Jesus gave us a powerful picture of what His Father is like when He told the parable of the prodigal son (Luke 15:11–32). It’s the story of a rebellious, wayward boy who demanded his inheritance from his father and then set off to live life his way. He squandered everything before being forced by circumstances to consider returning home.
Because of his past behavior, he assumed his father would no longer welcome him as a son, but he hoped that possibly his father might have mercy on him and give him work as a servant.
He was living with a sense of condemnation. His thoughts were based on an understanding of love that is natural and human. Human experience teaches us that when we hurt someone, they usually take offense and close off part of their hearts to us. Generally the only way to get them to open their hearts to us again is by demonstrating true remorse and then proving over time that we are trustworthy.
This son assumed that because of his behavior, he had burned his bridges with his father and could now only hope, at best, for a position as a servant.
One of the greatest revelations I have ever received is that God’s love for me is not based on my behavior. Even while we were still sinners, God loved us and gave Himself for us (Rom. 5:8). The love of God doesn’t change toward us. Whether we are good, bad or ugly, He loves each of us entirely. When we mess up, we aren’t surprising Him.
He knew what we were going to do ahead of time and still chose to place His affection on us. As author Graham Cooke says, God is never disillusioned with us because He never had any illusions about us to begin with! He is never annoyed with us to the point that He will stop loving us. Even if we don’t love Him back, He still loves us powerfully and intensely.
There was a time when I struggled to believe that truth. I knew in theory that God loved me—after all, didn’t the Bible tell me so? My mind accepted this as a fact. But in my heart I felt as if God just tolerated me because He had to. Whenever I sinned, I felt I had to work hard to regain even that place of tolerated acceptance again. Like the prodigal son, my understanding of love was natural and human.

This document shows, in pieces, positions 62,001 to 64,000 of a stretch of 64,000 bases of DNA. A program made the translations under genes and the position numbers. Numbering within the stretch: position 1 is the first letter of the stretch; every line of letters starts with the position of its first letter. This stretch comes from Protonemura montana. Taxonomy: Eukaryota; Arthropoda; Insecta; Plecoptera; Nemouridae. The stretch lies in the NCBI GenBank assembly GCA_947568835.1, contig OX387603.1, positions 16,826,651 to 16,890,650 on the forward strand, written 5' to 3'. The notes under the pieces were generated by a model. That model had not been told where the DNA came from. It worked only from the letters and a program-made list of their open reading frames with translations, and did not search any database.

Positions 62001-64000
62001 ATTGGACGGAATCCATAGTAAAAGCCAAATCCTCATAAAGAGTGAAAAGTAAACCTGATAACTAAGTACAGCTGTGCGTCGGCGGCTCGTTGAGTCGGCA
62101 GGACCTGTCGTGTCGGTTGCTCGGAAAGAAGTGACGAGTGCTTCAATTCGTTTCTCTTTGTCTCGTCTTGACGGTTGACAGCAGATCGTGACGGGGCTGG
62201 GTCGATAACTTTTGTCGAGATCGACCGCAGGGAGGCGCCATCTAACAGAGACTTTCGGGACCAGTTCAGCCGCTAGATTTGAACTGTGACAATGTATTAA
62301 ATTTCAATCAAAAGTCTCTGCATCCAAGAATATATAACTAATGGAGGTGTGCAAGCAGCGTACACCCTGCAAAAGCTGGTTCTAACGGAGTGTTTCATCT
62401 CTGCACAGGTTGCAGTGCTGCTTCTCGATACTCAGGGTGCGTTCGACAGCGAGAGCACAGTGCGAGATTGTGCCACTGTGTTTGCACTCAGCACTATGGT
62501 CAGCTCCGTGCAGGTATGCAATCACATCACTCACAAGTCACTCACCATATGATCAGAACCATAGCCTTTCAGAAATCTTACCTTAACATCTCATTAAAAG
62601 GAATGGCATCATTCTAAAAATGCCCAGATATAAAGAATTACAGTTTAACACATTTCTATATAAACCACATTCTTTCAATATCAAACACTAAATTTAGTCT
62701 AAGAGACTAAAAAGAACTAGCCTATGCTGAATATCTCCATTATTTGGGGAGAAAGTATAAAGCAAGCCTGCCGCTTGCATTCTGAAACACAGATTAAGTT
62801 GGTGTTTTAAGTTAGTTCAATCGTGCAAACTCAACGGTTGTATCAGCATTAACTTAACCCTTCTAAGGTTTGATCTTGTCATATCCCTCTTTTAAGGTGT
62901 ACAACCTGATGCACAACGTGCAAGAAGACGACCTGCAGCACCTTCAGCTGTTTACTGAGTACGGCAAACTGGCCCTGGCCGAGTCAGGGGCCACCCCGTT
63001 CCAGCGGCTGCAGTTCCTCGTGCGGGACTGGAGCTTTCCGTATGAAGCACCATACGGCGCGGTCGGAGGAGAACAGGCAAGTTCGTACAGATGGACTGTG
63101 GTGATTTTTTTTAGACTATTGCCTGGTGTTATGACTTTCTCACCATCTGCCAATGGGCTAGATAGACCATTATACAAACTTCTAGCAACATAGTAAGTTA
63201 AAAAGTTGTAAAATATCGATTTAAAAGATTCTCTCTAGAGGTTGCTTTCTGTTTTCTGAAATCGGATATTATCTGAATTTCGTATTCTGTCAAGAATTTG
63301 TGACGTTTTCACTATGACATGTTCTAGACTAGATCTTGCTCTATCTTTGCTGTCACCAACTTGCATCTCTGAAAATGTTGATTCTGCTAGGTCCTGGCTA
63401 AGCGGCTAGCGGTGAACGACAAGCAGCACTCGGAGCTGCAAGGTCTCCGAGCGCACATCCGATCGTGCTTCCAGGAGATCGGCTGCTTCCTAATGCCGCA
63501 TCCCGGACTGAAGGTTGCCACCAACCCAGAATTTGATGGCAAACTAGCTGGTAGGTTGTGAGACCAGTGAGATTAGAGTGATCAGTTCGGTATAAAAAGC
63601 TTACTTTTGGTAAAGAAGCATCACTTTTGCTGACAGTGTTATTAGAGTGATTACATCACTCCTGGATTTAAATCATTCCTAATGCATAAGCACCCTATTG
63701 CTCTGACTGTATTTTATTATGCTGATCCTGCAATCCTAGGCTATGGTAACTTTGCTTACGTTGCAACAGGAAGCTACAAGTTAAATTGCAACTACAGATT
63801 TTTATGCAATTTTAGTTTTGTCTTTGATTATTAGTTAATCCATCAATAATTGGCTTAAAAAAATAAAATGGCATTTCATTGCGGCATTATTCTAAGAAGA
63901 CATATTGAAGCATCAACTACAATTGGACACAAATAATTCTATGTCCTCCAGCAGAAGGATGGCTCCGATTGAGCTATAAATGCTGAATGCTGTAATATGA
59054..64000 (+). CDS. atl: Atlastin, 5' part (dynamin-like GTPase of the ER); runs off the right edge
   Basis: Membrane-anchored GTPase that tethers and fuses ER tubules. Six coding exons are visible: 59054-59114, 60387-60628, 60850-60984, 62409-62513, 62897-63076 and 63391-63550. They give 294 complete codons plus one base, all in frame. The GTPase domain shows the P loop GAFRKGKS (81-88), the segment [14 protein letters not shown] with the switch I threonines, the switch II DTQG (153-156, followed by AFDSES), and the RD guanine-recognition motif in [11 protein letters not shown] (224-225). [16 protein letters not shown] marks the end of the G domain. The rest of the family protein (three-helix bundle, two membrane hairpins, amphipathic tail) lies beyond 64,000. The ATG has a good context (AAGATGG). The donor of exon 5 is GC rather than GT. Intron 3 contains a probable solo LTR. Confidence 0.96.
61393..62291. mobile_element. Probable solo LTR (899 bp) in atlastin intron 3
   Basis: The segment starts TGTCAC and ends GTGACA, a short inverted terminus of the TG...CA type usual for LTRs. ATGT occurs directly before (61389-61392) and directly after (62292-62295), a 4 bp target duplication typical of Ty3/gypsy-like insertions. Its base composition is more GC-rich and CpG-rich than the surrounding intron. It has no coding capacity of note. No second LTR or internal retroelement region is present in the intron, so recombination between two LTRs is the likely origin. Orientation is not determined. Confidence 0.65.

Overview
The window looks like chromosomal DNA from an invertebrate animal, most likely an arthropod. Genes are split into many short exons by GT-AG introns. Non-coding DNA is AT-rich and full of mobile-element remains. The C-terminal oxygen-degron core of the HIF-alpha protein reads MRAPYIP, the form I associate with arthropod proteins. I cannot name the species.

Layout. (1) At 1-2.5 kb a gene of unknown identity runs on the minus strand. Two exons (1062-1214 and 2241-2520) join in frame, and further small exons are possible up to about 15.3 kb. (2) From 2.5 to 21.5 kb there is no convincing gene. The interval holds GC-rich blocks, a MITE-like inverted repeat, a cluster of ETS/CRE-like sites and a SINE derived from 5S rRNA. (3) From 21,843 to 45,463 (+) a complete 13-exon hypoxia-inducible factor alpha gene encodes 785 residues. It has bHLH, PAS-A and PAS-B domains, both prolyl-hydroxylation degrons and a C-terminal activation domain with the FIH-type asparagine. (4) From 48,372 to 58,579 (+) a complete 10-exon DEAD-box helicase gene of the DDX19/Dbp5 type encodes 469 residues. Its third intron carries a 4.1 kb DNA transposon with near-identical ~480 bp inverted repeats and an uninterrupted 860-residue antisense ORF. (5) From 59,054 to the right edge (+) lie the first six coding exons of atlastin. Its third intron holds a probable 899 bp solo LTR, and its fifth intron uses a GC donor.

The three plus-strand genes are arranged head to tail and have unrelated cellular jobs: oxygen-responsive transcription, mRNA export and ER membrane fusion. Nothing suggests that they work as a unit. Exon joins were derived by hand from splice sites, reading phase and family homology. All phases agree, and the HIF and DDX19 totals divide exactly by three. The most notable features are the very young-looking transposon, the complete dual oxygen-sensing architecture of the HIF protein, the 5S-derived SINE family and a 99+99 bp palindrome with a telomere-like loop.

I remember praying and confessing my sins one day as I was driving in the car. It was my usual practice to go over anything and everything I’d ever done or could think of and ask forgiveness for it, just in case I hadn’t repented properly the previous time I had asked. But as I asked God that particular day to once again forgive me for everything I might have done wrong, I felt Him interrupt me. I had just been pleading, “God, forgive me for this and that and for all the sins I’ve ever committed,” when He spoke to me and said, “OK.” That was all. Just “OK,” as if it were all settled.
I didn’t know what to do with that response! It was such a shock to me. Suddenly I realized I spent 90 percent of my prayer life repenting of things for which I’d already asked forgiveness. Ephesians 2:8–9 tells us that we are saved by grace through faith in Christ and not of works, which means our forgiveness is based entirely on His love for us. He had already forgiven me, and I was just persisting in unbelief.